the protests an attempted coup. Many observers blamed
the Ukrainian Ultra-Nationalist "Right Sector" for much
of the violence. The death toll from those violent clashes
during the Euromaidan protests is estimated at 120
protesters and 16 police.
The opposition groups and protestors called for new
elections, and wanted the Ukraine to align with Western
Europe, away from Russia.
In February 2014 President Viktor Yanukovych was
expelled from office, and a new interim government was
installed.

On Monday, May 5, four Ukrainian soldiers were killed
and 30 wounded in fighting around the City of Slaviansk.
A Ukrainian Mi-24 helicopter was shot down by a heavy
machine gun manned by Pro-Russian rebels and crashed
into a river; its crew survived. The Ukrainian government
accused the pro-Russian militias of using heavy weapons,
including mortars.

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GBU Mountain News
May 8, 2014 - LVIII
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Political Situation
Russia’s President Vladimir Putin is acting, as many
kings and state leaders all over the globe have before
him, according to the following playbook: fuel separatist
sentiments, justify military action by asserting the need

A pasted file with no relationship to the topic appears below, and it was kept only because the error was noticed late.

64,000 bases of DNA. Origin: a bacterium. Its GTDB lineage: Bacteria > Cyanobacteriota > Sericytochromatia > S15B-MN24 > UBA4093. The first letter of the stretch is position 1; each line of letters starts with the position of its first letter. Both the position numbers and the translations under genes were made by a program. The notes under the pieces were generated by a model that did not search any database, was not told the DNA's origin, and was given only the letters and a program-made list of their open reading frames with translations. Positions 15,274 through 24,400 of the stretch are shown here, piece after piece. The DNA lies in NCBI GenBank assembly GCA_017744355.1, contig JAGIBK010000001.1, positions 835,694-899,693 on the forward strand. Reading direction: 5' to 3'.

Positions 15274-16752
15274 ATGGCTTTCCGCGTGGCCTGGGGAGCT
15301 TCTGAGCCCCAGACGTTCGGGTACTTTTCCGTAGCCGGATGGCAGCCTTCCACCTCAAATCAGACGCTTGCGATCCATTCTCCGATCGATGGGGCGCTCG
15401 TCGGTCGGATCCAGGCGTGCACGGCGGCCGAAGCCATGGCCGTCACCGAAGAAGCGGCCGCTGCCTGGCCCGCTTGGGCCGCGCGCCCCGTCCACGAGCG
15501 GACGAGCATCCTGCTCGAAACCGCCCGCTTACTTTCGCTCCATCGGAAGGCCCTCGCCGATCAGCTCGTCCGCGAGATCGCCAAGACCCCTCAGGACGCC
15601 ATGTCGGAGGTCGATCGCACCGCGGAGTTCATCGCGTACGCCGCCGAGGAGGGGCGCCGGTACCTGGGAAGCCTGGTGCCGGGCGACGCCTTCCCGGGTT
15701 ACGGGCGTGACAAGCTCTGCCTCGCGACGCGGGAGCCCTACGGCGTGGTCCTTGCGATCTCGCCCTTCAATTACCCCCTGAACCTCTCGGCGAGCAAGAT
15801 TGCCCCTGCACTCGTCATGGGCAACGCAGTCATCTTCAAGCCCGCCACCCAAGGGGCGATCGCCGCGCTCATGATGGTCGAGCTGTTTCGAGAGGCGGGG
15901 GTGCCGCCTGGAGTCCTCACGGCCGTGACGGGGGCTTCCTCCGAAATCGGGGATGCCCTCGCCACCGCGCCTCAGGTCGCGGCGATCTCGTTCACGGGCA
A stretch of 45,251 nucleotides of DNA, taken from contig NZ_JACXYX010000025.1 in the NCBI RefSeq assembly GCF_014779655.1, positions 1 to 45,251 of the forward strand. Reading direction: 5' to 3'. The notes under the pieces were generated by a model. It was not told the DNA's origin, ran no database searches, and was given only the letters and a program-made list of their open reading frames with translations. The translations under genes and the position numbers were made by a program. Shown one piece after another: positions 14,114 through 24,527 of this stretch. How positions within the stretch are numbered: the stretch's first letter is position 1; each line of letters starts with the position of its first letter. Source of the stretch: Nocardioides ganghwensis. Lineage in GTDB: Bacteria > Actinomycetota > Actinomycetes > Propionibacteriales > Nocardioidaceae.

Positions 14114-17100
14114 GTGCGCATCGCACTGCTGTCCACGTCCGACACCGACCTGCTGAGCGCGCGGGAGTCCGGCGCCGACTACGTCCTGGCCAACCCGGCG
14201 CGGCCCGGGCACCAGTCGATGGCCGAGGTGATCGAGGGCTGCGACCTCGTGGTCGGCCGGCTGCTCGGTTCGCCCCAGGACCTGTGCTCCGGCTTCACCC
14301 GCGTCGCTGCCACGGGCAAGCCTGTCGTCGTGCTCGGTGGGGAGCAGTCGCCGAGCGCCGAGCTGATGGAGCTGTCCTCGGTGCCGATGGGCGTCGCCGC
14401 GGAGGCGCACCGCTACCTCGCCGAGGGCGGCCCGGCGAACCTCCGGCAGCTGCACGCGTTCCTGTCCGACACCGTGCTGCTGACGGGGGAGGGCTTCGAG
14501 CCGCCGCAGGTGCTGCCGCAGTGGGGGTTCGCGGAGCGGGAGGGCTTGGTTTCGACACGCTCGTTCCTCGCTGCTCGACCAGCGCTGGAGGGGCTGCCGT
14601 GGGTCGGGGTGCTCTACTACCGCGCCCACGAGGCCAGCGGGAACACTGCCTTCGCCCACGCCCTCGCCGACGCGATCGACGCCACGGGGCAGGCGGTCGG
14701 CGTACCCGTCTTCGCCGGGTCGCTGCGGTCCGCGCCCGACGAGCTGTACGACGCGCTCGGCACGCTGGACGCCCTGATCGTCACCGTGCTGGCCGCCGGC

to protect ethnic Russians (or at least passport holders),
and then "maintain the peace" by stationing Russian
forces permanently. In effect, dismember your weak
neighbors.
There seems to be a tendency, at least in parts of North
America, to underestimate the power of Russia. Some of
the most fearsome warlords in recent history, from
Napoleon to Adolf Hitler, lost their entire armies in
battles Russia.
Most, if not all of the experienced European leaders,
particularly the “elder statesman” understand the risk,
and most important, the absolute devastating
consequences of a military conflict involving Russia
and/or the United States. People in North America seem
not to fully grasp the potential for destruction, and those
in California or Kern County may not even imagine an
impact from a country that many will not find on a map.
But, great wars always had and always will have
unimaginable consequences. Entire empires ceased to
exist while others raise from the ashes. For the United
States and President Obama the Ukrainian crisis in its
current form seems to be a no-win situation, no matter
what. Fortunately, or unfortunately, it seems that most of
the Americans populous is tired of military involvements